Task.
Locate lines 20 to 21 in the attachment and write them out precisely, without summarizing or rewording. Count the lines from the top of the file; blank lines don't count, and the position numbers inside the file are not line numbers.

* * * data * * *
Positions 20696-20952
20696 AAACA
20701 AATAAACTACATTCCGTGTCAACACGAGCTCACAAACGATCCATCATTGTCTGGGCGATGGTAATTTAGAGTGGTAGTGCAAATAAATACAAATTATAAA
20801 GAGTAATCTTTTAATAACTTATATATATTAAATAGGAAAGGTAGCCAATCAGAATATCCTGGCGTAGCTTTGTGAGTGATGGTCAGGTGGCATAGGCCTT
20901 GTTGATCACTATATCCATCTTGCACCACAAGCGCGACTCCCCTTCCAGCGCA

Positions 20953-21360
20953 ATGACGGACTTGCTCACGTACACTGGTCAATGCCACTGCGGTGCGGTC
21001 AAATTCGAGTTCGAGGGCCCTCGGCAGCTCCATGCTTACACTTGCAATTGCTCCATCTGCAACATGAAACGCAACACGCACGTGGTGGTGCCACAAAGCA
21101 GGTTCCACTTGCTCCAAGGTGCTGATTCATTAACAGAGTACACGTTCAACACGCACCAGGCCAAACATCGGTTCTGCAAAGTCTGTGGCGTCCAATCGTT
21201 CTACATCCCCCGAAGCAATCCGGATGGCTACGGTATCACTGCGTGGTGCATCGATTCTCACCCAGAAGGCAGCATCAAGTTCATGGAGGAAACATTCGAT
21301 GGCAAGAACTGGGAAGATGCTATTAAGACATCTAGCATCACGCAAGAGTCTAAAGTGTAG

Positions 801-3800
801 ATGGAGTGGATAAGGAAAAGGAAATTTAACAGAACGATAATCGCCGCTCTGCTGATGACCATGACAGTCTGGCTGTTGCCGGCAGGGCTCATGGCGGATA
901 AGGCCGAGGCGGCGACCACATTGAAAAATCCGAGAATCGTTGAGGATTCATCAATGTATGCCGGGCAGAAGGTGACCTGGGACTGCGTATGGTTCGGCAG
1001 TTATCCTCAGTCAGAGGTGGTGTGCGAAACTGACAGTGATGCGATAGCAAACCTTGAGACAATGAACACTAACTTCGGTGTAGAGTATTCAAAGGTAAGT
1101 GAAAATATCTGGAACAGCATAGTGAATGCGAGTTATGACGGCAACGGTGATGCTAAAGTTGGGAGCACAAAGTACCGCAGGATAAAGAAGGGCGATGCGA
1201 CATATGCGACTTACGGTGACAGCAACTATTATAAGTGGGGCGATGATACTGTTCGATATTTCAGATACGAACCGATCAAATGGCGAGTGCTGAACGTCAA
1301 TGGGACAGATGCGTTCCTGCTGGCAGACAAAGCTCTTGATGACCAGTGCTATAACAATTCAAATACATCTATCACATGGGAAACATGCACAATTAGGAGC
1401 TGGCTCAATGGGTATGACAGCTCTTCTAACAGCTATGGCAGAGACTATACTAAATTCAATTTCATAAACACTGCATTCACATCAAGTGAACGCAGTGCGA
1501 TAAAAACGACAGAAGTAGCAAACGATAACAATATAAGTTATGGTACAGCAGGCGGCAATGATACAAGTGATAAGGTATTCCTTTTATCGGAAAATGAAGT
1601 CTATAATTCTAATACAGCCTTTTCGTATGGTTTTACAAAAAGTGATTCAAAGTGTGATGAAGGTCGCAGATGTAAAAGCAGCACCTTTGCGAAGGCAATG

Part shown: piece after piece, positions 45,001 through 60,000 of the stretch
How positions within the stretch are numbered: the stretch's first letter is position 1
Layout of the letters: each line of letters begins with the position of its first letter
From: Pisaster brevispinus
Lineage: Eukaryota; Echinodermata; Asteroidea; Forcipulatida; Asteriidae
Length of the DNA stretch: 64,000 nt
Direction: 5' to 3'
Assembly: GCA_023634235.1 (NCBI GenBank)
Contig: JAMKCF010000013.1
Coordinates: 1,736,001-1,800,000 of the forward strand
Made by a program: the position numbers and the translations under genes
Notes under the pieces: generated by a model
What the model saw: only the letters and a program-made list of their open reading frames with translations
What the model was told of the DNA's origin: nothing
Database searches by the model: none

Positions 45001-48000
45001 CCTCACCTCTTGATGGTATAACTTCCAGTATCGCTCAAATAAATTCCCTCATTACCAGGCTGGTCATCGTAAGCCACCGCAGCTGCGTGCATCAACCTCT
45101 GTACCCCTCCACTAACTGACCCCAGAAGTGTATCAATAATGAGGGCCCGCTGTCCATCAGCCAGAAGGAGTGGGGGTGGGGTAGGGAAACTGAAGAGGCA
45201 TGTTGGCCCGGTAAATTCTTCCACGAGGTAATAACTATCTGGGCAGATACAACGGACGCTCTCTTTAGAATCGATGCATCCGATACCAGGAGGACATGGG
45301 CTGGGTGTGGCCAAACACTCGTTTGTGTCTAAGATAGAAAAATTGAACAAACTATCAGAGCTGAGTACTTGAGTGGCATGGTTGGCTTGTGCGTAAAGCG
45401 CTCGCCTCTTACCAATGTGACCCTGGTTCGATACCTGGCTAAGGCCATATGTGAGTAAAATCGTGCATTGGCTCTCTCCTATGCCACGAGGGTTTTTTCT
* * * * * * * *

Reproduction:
1501 TAAAAACGACAGAAGTAGCAAACGATAACAATATAAGTTATGGTACAGCAGGCGGCAATGATACAAGTGATAAGGTATTCCTTTTATCGGAAAATGAAGT
1601 CTATAATTCTAATACAGCCTTTTCGTATGGTTTTACAAAAAGTGATTCAAAGTGTGATGAAGGTCGCAGATGTAAAAGCAGCACCTTTGCGAAGGCAATG